|Supreme Court of Canada|
In Généreux, the issue was the constitutionality of a separate justice system for the military. The SCC upheld its constitutionality. This time, what is at stake is the scope of application of that separate system of justice as well as the extent of the application of the Charter rights to it. Should in peacetime the military justice system have jurisdiction to prosecute and try ordinary criminal law offences at the expense of fundamental Charter rights, the most fundamental and sacred one being the right to a trial by a jury?
S. 11(f) of the Charter guarantees to every accused the constitutional right to a jury trial, except for those who are tried before military tribunals. Instead an accused tried by a military tribunal is offered a panel of five military members who share the same institutional baggage and background. This is a poor substitute for a jury of 12 persons who come from all walks of life with different backgrounds. It is certainly easier to obtain a unanimous verdict, whether of guilt or innocence, from five than from twelve persons. What is crucial in a criminal trial is fairness and the application of the safeguards put in place to ensure that no innocent accused is found guilty.
Among some of these safeguards are independent prosecution and defence services. This is not what actually prevails in the Canadian military justice system. Both services operate under the supervision of the Judge Advocate General (JAG) who, as legal adviser to the minister of National Defence, is both part of the chain of command and the head of the legal chain of command. Lawyers within both services have their performance assessed by the JAG for purposes of salary increases, postings and promotions. Even if in fact it can be claimed that the members of the two services are independent in the exercise of their respective functions, there is always the possibility of an abuse. As Justice Cory of the SCC once said, if a system lends itself to possible abuses, it will likely be abused. In addition, it is important for the credibility of the military justice system that it be publicly and undoubtedly perceived as providing fair and impartial justice through independent prosecution and defence services.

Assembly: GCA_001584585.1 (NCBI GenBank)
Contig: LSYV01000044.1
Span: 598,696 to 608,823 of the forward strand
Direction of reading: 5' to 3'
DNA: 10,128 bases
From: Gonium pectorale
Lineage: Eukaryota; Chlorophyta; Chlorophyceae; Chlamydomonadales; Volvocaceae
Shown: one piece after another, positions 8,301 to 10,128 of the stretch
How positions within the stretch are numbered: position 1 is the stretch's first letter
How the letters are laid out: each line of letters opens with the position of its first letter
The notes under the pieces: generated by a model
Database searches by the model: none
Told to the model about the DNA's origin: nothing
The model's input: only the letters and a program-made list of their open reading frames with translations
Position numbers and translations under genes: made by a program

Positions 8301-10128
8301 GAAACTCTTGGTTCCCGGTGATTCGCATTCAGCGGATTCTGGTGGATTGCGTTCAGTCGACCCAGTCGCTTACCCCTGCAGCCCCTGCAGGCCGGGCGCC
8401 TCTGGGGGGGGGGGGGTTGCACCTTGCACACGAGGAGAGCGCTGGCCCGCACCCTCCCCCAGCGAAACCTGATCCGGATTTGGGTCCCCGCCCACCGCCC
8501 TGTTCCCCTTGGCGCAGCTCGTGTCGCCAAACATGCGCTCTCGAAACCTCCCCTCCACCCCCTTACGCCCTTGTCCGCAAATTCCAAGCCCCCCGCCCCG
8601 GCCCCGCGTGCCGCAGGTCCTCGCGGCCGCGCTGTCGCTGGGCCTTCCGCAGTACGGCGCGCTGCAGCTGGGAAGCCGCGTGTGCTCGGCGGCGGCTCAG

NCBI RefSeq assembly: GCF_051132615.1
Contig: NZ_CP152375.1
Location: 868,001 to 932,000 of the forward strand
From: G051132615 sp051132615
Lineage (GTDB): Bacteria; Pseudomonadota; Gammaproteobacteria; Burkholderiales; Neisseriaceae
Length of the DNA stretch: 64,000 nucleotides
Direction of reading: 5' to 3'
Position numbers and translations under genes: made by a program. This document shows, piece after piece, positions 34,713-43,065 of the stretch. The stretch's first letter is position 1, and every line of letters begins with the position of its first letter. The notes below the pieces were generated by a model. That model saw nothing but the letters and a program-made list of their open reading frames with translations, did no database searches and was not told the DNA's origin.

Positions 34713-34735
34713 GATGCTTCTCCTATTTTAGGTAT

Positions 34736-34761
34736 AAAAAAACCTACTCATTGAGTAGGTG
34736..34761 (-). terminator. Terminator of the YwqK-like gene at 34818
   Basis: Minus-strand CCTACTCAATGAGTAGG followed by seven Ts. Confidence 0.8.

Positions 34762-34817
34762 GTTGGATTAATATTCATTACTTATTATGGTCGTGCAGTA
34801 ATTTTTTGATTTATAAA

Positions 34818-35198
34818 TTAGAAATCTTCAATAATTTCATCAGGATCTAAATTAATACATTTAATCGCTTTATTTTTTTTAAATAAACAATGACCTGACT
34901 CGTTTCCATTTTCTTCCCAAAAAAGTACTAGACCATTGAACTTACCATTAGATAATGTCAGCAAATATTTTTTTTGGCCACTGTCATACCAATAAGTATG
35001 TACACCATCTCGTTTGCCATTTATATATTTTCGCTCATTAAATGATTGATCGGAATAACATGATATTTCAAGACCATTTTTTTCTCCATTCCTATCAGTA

From immemorial times the right to a jury trial has been a corner-stone of our system of criminal justice. It is one of the most sacred right in our system. As previously mentioned it has been constitutionally entrenched. It is fair to say that an accused is presumed to enjoy the benefit of this right. Therefore the derogation embodied in s. 11(f) is to be interpreted restrictively, especially in view of the right to equality of treatment under the law. The burden is on the claimant to prove that the derogation applies, that is to say that the military justice system, as it exists for the prosecution of ordinary criminal law offences, provides the usual guarantees of fairness and equitable treatment as well as compliance with the Charter rights. Comes into play in the equation the need to balance the right of a soldier to equality of treatment and to a trial by jury against the deprival and loss of such rights for the prosecution of ordinary criminal offences in peacetime when there is already an existing civilian system which ensures compliance with these Charter rights.
|Justice (ret) Gilles Létourneau|
In the absence of Parliament addressing these issues, it is time that the SCC pays close attention to the justice provided by military tribunals in relation to the prosecution and trial of ordinary criminal law offences because the impact for an accused is not only severe, but carries with it lasting consequences for him and his family.